Despite the fact that we know definitively that vaccines are safe and effective at preventing very serious diseases around the world, vaccination rates in this country continue to fall, and rates of unvaccinated children continue to rise. In recent months, there have been outbreaks of diseases like measles and mumps, both illnesses which can be prevented by a vaccine. But still, some parents continue to cling to the belief that vaccines are dangerous. A recent report by the CDC shows exactly how that fear and disinformation has affected vaccine rates, and it's not great news.
According to the new report from the Centers for Disease Control and Prevention, the unvaccinated rate among toddlers is on the rise. A survey in 2003 showed that just 0.3% of two-year-olds had not received their vaccinations. However, for children born in 2015, that rate has risen to 1.3%. The CDC says that nearly 50,000 children born in 2015 have not ANY of the recommended vaccines. Remember, those vaccines prevent and protect against 14 very serious diseases, and save countless lives every single year.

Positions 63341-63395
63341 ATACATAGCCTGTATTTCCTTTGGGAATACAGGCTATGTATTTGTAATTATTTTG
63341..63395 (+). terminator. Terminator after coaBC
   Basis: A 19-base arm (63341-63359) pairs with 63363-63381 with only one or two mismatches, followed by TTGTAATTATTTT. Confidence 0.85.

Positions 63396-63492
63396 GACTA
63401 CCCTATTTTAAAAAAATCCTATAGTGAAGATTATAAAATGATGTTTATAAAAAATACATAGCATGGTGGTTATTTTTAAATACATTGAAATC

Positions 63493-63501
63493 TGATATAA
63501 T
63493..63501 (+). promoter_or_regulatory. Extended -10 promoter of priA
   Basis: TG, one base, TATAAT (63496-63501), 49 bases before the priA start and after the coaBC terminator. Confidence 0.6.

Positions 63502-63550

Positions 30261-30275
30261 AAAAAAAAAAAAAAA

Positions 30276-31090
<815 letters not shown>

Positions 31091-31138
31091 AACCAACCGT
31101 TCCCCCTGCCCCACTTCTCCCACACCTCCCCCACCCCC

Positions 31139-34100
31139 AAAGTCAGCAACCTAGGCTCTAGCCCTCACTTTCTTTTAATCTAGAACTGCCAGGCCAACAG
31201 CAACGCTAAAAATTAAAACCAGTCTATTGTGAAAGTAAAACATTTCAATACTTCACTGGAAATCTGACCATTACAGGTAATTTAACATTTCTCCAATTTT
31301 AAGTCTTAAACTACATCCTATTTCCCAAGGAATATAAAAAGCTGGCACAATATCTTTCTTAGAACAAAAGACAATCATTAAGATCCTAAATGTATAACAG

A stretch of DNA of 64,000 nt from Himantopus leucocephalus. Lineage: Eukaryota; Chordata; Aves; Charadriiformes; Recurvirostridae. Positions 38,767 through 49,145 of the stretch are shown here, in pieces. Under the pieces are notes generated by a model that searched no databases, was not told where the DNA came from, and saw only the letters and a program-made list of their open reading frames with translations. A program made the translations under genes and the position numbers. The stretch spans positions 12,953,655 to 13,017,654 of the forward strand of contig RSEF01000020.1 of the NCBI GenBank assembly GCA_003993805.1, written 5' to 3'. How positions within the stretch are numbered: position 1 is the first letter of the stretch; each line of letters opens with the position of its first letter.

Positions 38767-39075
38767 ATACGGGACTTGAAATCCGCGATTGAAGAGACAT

So what could be to blame for this increase in the unvaccinated rate? The CDC suggests that rates tend to be lower among children on Medicaid when compared to those whose families use private insurance. That's not to say that there's a very strong connection between vaccination rates and the economic situation in the region; Mississippi is one of the poorest states in the country, and they have one of the highest vaccination rates.
Amanda Cohn is the vaccines advisor of the CDC’s National Center for Immunization and Respiratory Diseases. Cohn says that although we know parental choice plays a major role in vaccination rates, there may also be an issue with access to vaccines (and quality medical care) in some regions.
It's not all bad news, though. While the vaccination rate among toddlers is unnecessarily low, it does increase as kids age. By the time children reach kindergarten, almost 95% of them are up-to-date on their recommended vaccines, in large part because many public school systems in this country require that children have all of their immunizations in order to attend school.